You’ve got all the signs of sleep apnea, from loud snoring to feeling unrested during the day despite getting enough hours of sleep. Now your doctor has diagnosed you with this fairly common health issue, and they are recommending treatment in the form of positive airway pressure (PAP) to help you.
There are options, including continuous PAP (CPAP) and bilevel PAP (BiPAP) machines. But what do they do, and what are the key differences between them? Here’s a guide to CPAP and BiPAP to help you choose the right one with help from your healthcare provider based on your needs and preferences.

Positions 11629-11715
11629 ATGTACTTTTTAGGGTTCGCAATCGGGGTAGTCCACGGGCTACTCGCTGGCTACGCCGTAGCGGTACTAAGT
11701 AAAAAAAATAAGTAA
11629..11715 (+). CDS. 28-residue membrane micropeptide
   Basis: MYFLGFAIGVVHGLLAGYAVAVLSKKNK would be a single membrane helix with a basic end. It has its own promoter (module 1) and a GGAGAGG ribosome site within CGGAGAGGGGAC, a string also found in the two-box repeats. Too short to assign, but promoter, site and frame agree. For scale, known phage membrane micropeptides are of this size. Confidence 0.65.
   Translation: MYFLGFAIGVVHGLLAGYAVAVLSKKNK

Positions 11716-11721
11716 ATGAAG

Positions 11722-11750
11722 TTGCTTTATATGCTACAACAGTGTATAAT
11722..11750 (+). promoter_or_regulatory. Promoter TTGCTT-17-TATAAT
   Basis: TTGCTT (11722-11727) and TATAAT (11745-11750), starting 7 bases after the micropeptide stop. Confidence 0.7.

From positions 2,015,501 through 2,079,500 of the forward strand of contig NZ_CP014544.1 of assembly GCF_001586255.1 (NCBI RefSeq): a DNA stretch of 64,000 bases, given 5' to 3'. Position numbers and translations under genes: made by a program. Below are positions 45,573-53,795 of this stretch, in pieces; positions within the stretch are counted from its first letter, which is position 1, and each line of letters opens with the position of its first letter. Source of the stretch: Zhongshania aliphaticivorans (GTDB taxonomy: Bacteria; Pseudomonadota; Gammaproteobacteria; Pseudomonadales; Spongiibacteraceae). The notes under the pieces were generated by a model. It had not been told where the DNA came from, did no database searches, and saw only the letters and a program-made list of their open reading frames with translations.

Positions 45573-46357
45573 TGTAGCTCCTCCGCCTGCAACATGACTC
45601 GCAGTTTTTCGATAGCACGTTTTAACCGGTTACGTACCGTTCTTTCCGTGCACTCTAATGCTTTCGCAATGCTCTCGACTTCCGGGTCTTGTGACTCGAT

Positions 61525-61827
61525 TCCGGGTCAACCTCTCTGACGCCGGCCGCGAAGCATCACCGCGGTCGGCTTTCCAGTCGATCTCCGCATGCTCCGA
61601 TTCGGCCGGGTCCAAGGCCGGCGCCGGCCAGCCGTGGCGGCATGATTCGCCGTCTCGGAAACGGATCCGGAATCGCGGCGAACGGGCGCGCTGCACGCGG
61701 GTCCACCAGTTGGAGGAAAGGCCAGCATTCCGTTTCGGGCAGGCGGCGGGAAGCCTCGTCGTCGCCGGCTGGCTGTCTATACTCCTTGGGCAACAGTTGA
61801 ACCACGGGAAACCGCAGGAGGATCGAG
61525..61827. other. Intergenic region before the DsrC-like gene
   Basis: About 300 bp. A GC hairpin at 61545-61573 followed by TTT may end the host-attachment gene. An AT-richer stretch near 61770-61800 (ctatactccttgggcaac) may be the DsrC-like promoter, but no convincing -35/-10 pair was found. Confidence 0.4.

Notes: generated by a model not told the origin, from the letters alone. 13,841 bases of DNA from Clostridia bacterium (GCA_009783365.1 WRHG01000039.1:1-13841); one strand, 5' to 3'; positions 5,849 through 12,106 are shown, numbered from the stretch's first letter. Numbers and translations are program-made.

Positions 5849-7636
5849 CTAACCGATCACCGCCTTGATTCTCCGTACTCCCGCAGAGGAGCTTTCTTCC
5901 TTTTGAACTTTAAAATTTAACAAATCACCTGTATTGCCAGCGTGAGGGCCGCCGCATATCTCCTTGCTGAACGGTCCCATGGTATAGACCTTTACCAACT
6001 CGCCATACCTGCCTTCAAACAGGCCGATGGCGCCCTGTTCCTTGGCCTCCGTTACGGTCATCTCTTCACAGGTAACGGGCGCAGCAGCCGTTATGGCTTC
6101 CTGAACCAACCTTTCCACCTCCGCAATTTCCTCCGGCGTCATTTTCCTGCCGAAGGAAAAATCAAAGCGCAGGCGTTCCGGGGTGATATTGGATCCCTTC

What Is CPAP?
First off, CPAP functions much like the name suggests. Healthline explains that the machine supplies a “steady flow of oxygen into your nose and mouth as you sleep,” which helps keep your airways open.
While using a CPAP machine, you’ll have an airtight mask over your nose/mouth that receives pressurized air (generated by a compressor) through a tube. While there are several models of CPAP machines, they all share common features such as a headgear frame and adjustable straps to adjust the fit.